How Does Space Maintenance Work?

In an ideal world, children would lose their primary teeth and their permanent teeth would be ready to grow in. Unfortunately, things don’t always work that way. Children experience tooth decay or injury that results in early tooth loss. When this happens a dentist may recommend a space maintainer.

If your child’s dentist has recommended space maintainers, you may be wondering if it is really necessary. We will take a closer look at why space maintainers are needed, when they should be considered, and what options may be available to your child.

Why are Dental Space Maintainers Needed

Each and every tooth in your mouth has a small, designated space in which it is supposed to grow. If the tooth grows at a slight angle or shifts, it could cause problems for not only that tooth but all the teeth that surround it. Problems that can happen include overcrowding, gaps, and even tooth loss.

A dental space maintainer is uniquely designed to help teeth grow in their proper place. When a child loses a tooth before the permanent tooth is ready to grow in that leaves a huge space that can interfere with the proper growth of surrounding teeth. The placement of a dental space maintainer holds a space in the mouth for the permanent tooth to grow in at a later date. Holding the space allows other surrounding teeth to continue to grow at their own pace without shifting, crowding, or becoming misaligned.

When Should Dental Space Maintainers be Considered

Dental space maintainers should be considered any time a child loses his or her primary teeth. In some situations, such as natural tooth loss that occurs when a permanent tooth is about to grow in, a dental space maintainer may not be needed. However, other times a space maintainer may be needed to avoid dental problems in the future.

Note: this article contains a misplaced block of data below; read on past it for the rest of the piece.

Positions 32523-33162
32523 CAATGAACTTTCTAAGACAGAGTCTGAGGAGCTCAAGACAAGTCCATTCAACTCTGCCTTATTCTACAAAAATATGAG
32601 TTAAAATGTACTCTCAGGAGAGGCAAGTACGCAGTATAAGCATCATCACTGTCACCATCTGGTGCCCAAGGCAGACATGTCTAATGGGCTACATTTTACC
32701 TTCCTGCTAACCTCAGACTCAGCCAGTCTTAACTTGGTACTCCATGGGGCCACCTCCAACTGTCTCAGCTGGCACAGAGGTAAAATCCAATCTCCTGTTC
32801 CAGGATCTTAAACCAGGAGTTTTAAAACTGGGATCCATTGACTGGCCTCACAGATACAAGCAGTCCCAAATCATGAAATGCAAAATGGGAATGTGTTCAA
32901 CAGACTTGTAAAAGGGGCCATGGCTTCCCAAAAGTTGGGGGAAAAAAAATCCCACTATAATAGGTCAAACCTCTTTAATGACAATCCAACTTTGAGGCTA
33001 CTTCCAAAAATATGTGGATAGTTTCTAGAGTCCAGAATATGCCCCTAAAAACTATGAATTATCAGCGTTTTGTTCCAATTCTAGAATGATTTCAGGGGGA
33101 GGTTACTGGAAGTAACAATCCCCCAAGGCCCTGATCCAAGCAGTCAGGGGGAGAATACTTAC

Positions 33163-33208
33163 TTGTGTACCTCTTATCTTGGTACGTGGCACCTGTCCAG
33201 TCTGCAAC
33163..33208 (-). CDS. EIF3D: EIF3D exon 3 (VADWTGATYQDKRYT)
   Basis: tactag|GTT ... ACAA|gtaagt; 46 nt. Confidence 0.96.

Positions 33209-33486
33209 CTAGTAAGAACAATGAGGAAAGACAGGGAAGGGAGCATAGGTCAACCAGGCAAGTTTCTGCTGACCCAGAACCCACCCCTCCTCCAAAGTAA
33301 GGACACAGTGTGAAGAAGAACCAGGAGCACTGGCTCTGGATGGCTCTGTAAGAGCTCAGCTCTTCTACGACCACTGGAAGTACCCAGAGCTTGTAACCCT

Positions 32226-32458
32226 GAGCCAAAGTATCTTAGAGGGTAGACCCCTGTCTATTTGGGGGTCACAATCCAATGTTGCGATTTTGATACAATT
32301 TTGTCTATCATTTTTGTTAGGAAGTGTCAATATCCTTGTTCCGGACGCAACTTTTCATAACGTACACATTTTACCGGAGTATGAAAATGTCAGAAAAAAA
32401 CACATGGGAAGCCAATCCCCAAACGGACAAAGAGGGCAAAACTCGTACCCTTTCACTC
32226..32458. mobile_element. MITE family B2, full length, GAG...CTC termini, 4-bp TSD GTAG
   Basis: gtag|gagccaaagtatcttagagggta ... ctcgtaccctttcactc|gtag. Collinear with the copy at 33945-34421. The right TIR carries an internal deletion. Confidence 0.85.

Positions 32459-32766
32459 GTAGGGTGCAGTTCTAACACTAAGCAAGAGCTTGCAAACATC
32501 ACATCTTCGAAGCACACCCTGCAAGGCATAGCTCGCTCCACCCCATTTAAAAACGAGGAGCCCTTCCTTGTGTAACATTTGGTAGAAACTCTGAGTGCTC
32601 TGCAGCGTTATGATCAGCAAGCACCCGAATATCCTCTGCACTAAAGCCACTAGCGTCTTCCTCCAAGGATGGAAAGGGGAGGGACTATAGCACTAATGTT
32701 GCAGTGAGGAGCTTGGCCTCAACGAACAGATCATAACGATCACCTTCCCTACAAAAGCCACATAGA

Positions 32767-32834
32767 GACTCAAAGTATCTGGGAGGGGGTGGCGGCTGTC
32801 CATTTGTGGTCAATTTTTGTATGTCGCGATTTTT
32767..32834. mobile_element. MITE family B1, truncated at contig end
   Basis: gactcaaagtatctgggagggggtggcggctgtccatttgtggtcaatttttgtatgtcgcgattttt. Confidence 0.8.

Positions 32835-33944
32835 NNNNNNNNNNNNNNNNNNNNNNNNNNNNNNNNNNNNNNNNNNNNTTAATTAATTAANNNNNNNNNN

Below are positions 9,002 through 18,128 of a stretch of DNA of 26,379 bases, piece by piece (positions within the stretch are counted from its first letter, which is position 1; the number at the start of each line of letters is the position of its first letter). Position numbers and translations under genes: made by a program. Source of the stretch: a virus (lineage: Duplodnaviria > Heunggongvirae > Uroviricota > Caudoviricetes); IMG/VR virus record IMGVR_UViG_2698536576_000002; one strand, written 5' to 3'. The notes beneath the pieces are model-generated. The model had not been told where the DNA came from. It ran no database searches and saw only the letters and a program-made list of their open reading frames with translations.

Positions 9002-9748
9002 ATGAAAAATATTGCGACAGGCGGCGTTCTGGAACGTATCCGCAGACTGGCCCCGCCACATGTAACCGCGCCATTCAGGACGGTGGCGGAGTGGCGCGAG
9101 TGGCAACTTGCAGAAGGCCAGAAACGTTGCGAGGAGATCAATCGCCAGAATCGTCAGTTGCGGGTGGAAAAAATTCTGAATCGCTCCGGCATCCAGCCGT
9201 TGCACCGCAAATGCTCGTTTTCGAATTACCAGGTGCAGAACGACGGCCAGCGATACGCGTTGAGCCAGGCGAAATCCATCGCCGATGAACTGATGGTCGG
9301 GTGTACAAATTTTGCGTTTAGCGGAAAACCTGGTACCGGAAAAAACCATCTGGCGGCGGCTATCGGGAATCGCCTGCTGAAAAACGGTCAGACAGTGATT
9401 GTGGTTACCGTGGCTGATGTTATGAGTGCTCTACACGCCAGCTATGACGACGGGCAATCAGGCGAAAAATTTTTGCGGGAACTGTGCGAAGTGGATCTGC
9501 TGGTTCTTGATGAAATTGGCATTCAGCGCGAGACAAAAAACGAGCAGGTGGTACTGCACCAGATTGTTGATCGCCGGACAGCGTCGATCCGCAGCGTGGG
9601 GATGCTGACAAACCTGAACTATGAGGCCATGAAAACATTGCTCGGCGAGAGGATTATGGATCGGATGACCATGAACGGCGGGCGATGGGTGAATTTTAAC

Some situations where dental space maintainers may be needed include:

  • Tooth loss as a result of extensive decay
  • An injury to a primary tooth that damages to the point it needs to be extracted
  • Trauma to the tooth that completely knocks the tooth out before it is ready to naturally fall out

Before a dentist will recommend a dental space maintainer, he or she will conduct a brief oral examination. The dentist will be looking at the space that was created by the loss of a tooth and even how soon permanent teeth may grow in. If there is only a small period of time when the space will be left empty, a dental space maintainer might not be recommended.

A Close Look at the Various Types of Dental Space Maintainers

There are two types of space maintainers that can be recommended for your child. The type types are removal maintainers and fixed maintainers. Both types of space maintainers are designed to perform the same function – hold a space in your child’s mouth – but they do so in different ways.

A removable space maintainer is made out of acrylic and uses tooth-colored artificial teeth to mimic the size and shape of a real tooth. These space maintainers can easily be removed without the help of a dentist.

Removable space maintainers are often used for older patients as they can easily pop in and out. They are also used when there are multiple teeth missing or the space that was created is large.

The other option available for dental space maintainers is a fixed maintainer. Fixed maintainers are actually attached to the surrounding teeth and do not pop in and out of the mouth. These space maintainers are often used for younger children and when the tooth that is missing is in the back of the mouth.

Things to Consider When Getting a Dental Space Maintainer

Getting a dental space maintainer is not a decision you should make lightly. There are several things you should consider include:

  • Age of your child
  • How many teeth are missing
  • Where the teeth are missing from
  • When permanent teeth will grow in
  • Budget
  • Ability to commit to multiple dental appointments as the space maintainer will need to be adjusted and/or removed

If you believe your child may be in need of a space maintainer, call Pediatric Dentistry of Central Florida to schedule an appointment with a pediatric dentist.